LJ: Are you finding a large number of Linux users who say they cannot live without Photoshop but then find Pixel to be a good alternative?

PK: Yes, most Linux customers are using Pixel for this reason. Many users won't migrate from Windows to Linux because they're missing applications like Photoshop. There also are users who like a familiar interface. As far I know, Pixel is the only application supporting CMYK and proper color management on Linux.

LJ: Can you compare Pixel and The GIMP for us?

PK: Sure. Compared to Pixel, GIMP is missing a lot of important features, such as CMYK support, color management, layer adjustments, layer effects and so on. Also, a lot of people complain about GIMP's user interface. Such an approach is very common on Mac OS X (have a look at Photoshop), but people find it strange on Linux and Windows. Otherwise, it is a nice open-source effort and will do just fine for basic editing.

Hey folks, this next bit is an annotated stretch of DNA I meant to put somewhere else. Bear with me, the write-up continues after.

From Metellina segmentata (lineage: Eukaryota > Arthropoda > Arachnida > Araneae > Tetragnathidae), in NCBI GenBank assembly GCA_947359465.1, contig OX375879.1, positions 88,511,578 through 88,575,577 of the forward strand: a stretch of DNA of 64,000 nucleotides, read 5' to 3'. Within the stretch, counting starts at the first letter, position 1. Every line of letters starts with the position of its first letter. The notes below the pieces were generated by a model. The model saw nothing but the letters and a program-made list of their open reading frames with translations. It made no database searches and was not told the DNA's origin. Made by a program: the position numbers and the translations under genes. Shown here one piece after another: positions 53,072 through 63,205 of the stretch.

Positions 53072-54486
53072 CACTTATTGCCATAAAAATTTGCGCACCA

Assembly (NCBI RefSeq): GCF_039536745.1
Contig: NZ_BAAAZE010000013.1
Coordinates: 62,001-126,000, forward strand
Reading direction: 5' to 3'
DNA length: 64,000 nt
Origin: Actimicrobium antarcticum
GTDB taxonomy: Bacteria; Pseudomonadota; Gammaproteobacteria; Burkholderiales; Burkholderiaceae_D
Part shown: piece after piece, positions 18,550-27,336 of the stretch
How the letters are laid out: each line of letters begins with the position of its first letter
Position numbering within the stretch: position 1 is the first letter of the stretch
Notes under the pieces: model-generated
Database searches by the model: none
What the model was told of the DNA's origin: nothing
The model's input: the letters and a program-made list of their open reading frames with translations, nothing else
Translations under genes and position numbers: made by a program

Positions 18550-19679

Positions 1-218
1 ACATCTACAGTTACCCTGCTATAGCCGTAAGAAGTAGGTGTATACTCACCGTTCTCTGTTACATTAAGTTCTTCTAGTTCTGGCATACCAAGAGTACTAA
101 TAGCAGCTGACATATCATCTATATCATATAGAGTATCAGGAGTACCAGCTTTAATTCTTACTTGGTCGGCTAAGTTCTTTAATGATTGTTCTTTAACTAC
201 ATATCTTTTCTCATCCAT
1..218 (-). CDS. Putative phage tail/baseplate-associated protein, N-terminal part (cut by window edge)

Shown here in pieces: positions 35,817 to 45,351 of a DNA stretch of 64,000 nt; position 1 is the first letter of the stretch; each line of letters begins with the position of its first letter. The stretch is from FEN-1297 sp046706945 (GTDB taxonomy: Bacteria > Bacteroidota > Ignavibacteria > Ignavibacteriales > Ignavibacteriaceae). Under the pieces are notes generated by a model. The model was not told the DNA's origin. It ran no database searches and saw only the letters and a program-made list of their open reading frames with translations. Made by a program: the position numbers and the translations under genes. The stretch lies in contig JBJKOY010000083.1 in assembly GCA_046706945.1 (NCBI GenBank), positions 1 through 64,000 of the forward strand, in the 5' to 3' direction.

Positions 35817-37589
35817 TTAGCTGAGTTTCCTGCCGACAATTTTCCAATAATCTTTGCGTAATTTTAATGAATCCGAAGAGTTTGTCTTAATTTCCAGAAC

LJ: If I am a graphic designer, will I have any production difficulties with prepress, printing companies and so forth if I use Pixel vs. more mainstream graphics tools?

PK: I wouldn't recommend it right now, as it's in a beta state, but when it's finished I think it will be perfectly usable in such environments. All tools needed for prepress and printing will be ready in the final release.

LJ: You seem to have nearly every OS imaginable covered, including Linux, FreeBSD, Windows, BeOS, OS/2 and many others. How and why did Pixel become so multiplatform?

PK: Pixel started as a DOS application in 1997, and then it was ported to Windows because everybody already was using Windows by that time. Pixel's “multiplatformness” started with a request from Be Inc., the former BeOS developer. They donated all the tools and help for porting Pixel to BeOS. After that, I discovered Linux and decided to rewrite Pixel from scratch and make it less platform-dependent, so it could be ported to new operating systems or architectures easily. All of the other exotic platforms came mostly by community requests and OS fans.

LJ: How many customers do you have, and what platforms are the most popular?